Empowerment—essential value of Maasai Stoves & Solar Project
Read about Martha Lobulu–a Maasai woman taking control of her own future.
Power is the capacity to get something done that one believes is worth doing. Empowerment is the process of creating power. It involves enlarging both elements of power:
- Create the ability to perceive and evaluate goals
- Find ways to achieve goals once they are set
Power at its best is generalizable. It may be developed and expanded in a particular context. But the changes in the people who know and want and have used power can be generalized, increasing power in other arenas of an individual’s life.
Women’s empowerment and the Maasai Stoves & Solar Project
We take advantage of every challenge as an opportunity. For example, the smoke in Maasai houses calls out for a stove solution that includes a chimney. This meant we could not use a ready-made stove as a solution. A chimney requires resource-consuming installation.
We could have hired outside installers. But instead, we saw that the local women could become the installers in response to recognizing the empowerment opportunity, and this continues to lead to many advantages.
For example, in the villages there are now groups of women who understand the stove and are not afraid to dismantle it for maintenance, because they know how to put it back together again.
Presentation on Women’s empowerment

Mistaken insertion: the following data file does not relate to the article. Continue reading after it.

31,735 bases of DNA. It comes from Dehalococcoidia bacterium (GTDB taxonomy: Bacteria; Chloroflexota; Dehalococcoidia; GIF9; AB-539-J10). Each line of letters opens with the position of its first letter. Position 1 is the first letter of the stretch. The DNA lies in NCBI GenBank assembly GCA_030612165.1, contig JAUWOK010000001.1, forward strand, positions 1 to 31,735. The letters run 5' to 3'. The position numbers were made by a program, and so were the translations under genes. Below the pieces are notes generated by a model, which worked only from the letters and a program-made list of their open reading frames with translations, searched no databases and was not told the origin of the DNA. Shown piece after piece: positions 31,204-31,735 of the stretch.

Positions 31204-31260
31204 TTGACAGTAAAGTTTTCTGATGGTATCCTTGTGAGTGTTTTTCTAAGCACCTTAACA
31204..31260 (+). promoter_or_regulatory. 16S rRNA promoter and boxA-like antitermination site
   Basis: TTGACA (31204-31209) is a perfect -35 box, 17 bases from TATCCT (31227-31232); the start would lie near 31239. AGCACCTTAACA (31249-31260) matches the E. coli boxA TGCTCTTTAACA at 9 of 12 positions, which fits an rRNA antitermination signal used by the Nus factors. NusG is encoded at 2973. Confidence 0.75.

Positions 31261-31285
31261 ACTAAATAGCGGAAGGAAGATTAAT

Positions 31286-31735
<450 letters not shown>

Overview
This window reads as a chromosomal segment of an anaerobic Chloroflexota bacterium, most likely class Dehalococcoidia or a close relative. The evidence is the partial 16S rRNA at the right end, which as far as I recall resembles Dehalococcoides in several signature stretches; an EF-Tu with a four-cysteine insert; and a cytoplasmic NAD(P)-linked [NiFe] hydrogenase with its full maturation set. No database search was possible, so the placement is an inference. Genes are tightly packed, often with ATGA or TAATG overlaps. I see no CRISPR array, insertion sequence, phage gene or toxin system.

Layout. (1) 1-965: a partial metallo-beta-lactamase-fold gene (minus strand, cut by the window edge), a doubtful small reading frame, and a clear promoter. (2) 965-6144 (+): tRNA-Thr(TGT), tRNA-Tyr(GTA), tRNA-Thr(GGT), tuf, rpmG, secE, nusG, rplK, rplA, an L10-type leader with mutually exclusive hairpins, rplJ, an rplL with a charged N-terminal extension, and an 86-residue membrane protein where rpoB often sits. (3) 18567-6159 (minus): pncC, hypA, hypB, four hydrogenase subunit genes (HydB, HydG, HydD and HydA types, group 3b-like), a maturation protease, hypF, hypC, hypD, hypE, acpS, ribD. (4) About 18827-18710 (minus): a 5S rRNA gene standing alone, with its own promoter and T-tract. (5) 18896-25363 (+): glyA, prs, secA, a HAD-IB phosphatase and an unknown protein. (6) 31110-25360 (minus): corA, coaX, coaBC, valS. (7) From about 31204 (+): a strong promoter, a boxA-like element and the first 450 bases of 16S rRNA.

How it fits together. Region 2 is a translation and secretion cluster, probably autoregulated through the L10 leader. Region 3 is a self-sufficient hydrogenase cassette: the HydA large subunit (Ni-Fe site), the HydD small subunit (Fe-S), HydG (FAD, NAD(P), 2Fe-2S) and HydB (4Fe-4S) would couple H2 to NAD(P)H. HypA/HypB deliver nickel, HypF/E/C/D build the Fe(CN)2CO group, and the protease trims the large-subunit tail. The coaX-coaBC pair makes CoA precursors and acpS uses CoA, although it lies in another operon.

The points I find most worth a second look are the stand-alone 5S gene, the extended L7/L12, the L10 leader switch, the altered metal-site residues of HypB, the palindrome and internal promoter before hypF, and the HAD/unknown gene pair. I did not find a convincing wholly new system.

The Kenyan Country Action Plan for the Global Alliance for Clean Cookstoves Committee invited Kisioki Moitiko, Project Manager, to present at the 2013 Conference in Phnom Penh, Cambodia.
He delivered a talk on women’s empowerment, sharing the Maasai Stoves & Solar Project experience of “seeking opportunity within challenge.” Because women’s empowerment is a core value for all our work, there are examples in every facet of the Project. Contact Kisioki for information about the presentation.
We focus on strengthening local economies. Bricks for the stoves are made by local brick-making businesses. These businesses locate clay that is appropriate for fired bricks and build their molding and firing facilities near these deposits, if they can.
The steel sheeting is imported by firms in Arusha and sold by local merchants. We purchase it in 4 x 8 sheets and cut, bend, and weld them into fire box pieces in our own factory.
Women’s teams in the villages do the installation, laying the bricks for the foundation and chimney.
We transport stove parts and materials to villages using our land rover and trailer or our TOYO motorcycle-powered small pickup truck.
There is a growing corps of people involved in the project as a long-term, productive activity for the people. We encourage this. Efficiency comes second to the potential sustainability of the changes in people who will be facing challenges all their lives, and need to know how to get the power to do something about them.